One of the most fulfilling and fantastic aspects of Year Of The Scout is the human element: sharing thoughts, learning from conversations, and roping both friends and strangers into this crazy little project.
During the previous thirty days, I bent the ears of various writers, interviewed an intrepid travel show host, and forced a zombie movie date on a friend all in the name of journalistic science, so I knew I wanted to incorporate some of my many talented photographer friends into this month’s proceedings…and I think the following badge requirement gives me the perfect excuse:
#11. If there is a camera club in your community, visit its exhibits and discuss photography with some of the members. If possible, share in the club’s community activities.
Ah-ha! In an excited flurry, I conjured up some questions and popped them over to several local photographers, who shared their thoughts and work with me so that I may share it with you. Kicking off the fun is photographer Laurie Scavo. We met during Denver’s Monolith Festival in 2008, and she’s since relocated to Los Angeles, spending many of her non-daylight hours tucked inside the sweaty bosom of rock ‘n roll.
What is your earliest memory of realizing that you wanted to take photos and/or that you connected to photography as an art form?
I began shooting photos when I moved to Denver, CO in 2001. I was a freelance copywriter with a lot of time on my hands, so at the recommendation of an artist I admired, I bought my first digital pocket camera and started exploring the city. My addiction to shooting live music came when I stumbled upon a random Pete Yorn show in Boulder, CO. It was the first time that I had ever experienced seeing a national act perform in an intimate venue – and that’s when everything clicked. Literally. I became obsessed with documenting the live music scene in Colorado, and after a few years, The Denver Post took notice and I was hired on as a freelance photographer for their music section.
How did you go about learning your way around a camera?
While I was building-up my live music portfolio, I teamed up with a very talented art director and we started collaborating on zines, clothing, fashion shows, art installations, etc. This was when I began developing my style and learning my way around a camera. The cameras got better, the lenses got bigger, and the art/music/fashion gallery shows that we curated were groundbreaking for the Denver art scene. It was an amazing learning experience that I will always be grateful for.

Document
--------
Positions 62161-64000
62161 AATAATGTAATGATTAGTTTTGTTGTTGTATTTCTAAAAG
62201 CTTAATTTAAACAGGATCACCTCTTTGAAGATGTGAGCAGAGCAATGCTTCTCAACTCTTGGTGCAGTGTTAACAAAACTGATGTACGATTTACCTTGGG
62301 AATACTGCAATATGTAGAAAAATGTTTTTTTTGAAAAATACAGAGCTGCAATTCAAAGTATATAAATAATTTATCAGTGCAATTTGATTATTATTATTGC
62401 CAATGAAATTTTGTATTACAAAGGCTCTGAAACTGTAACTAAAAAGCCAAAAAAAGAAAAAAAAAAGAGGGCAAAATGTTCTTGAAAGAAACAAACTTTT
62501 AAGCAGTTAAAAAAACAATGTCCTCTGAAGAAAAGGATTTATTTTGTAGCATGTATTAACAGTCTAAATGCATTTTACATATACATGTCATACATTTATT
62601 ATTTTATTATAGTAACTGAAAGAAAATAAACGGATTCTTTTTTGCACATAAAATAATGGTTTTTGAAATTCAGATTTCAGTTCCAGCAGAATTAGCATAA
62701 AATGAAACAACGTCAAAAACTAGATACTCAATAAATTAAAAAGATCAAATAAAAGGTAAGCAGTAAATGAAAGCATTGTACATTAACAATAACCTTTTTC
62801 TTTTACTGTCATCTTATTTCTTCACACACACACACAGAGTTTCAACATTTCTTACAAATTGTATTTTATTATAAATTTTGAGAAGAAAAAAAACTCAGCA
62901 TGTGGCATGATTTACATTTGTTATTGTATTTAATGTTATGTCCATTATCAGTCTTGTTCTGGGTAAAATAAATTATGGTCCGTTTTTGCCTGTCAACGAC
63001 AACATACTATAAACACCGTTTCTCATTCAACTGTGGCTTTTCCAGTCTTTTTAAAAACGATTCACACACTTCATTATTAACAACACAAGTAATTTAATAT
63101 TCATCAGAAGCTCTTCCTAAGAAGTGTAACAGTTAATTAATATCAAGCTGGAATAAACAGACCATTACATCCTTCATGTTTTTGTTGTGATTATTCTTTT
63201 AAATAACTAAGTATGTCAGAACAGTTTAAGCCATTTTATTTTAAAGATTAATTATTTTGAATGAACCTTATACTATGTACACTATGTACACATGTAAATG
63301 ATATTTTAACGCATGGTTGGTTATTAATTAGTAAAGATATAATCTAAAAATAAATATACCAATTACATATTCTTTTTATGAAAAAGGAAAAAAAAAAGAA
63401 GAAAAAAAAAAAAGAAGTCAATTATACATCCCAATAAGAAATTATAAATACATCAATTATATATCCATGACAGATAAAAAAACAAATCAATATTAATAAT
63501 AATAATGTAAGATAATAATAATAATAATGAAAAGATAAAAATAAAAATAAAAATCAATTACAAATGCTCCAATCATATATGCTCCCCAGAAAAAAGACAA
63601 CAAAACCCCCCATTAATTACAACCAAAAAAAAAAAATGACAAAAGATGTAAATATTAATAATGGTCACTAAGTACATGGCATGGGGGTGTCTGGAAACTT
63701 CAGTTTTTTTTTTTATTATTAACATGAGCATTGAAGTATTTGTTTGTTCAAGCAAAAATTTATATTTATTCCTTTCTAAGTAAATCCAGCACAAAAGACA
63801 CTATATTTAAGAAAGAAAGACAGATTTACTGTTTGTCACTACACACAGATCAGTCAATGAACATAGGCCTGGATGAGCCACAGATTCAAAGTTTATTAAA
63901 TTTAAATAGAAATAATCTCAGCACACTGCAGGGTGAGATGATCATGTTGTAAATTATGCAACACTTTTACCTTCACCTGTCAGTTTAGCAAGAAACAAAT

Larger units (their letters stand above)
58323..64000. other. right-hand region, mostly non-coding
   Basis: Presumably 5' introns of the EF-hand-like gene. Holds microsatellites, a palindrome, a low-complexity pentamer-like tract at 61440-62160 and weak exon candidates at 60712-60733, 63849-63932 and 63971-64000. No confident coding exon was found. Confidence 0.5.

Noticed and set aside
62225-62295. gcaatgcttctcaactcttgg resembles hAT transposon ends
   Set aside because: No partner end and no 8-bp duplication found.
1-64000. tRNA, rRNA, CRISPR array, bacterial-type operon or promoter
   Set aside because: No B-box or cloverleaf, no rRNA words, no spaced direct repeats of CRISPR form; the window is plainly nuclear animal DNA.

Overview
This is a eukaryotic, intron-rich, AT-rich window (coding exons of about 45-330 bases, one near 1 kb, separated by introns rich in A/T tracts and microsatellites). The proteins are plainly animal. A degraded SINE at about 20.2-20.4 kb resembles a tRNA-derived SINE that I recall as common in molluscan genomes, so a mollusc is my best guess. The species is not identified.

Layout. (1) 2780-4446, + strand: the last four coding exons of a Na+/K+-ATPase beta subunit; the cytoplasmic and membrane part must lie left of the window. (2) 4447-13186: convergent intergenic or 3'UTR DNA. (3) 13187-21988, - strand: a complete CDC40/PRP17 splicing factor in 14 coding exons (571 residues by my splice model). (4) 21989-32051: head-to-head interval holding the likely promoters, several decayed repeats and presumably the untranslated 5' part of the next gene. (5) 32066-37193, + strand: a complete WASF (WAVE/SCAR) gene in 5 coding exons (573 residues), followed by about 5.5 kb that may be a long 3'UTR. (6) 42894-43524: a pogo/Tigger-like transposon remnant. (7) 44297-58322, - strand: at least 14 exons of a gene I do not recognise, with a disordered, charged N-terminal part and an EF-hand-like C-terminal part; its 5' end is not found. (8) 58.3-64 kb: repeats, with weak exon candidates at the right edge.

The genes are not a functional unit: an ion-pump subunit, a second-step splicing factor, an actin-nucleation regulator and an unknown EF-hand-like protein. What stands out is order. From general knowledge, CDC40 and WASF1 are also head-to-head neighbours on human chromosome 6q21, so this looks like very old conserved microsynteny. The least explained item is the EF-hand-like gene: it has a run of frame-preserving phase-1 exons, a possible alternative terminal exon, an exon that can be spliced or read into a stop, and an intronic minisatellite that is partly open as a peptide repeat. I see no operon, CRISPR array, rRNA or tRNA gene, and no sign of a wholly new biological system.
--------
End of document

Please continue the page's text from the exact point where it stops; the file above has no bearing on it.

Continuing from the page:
What is your go-to camera and/or set-up and why?
My go-to camera is an old Canon 5D. It has broken so many times, but it keeps coming back. I love the image quality and the way it feels. The newer Canon models are not the same.
Do you have a preference between film and digital, and if so – why?
I love film, but I love the instant results of digital. If I could afford to shoot Polaroid everyday, that would be my dream. I feel like I do censor my creativity with film, however. I don’t try things as much, because I am afraid of wasting a frame. With digital, I can try a ton of things and delete any failed experiments without spending a cent. With this luxury, however, comes the inevitable overshooting and lack of quality. Shooting strategically without fear of failure is key.
Who is a photographer that inspires you – living or dead – and why?
Seeing any great photographer’s work in print is always inspiring to me. I remember the first time that I saw a handful of Diane Arbus’ images in the Denver Art Museum’s permanent collection – they were haunting and weird and unlike anything I had ever seen. One of my favorite photography books is Family by Lauren Dukoff. It’s a gorgeous story of music and art. When it comes to live music and unique musician portraits, the sheer volume of stunning images coming from Daniel Boud in Australia is a huge inspiration. His portfolio is vast and a great document of the live music scene as it has unfolded over the last decade.
What is one nugget of advice you’d give to someone interested in pursuing photography, whether as a passion or profession?
Find a mentor, find a muse, and find someone to collaborate with. I find that I am most creative when I have someone to bounce ideas off of and someone who inspires me. That being said, sometimes my best work comes about when I am alone. Very alone. Variety is important, I think.
Please link to one of your favorite photographs (i.e. one you’ve taken) and share the story behind it.
My stolenlyric.com project is a creative outlet that combines everything I enjoy: photography, music and travel. Every photograph I’ve done for the project documents a very specific time and place in my life, so trying to pick just one is tricky. Right now, this one is my favorite:
The story behind this image… I was traveling in Australia four years ago, right before moving to Los Angeles. I had just quit my day-job as a marketing director in Denver and I was traveling down under as a last hurrah before moving to the west coast. Bondi Beach was where this image was taken. A local swim team was training there and seeing their uniform bodies rush into the surf on this majestic beach crowded with families was so unexpected. I combined this image with one of my favorite song lyrics by The Editors and printed it on a big canvas. It now hangs above my bed and every time I look at it, the song runs through my mind and I am instantly back on vacation at Bondi Beach, toes in the sand, laughing, taking photos. It’s a visual document of one of my favorite days.
All photographs on this page by Laurie Scavo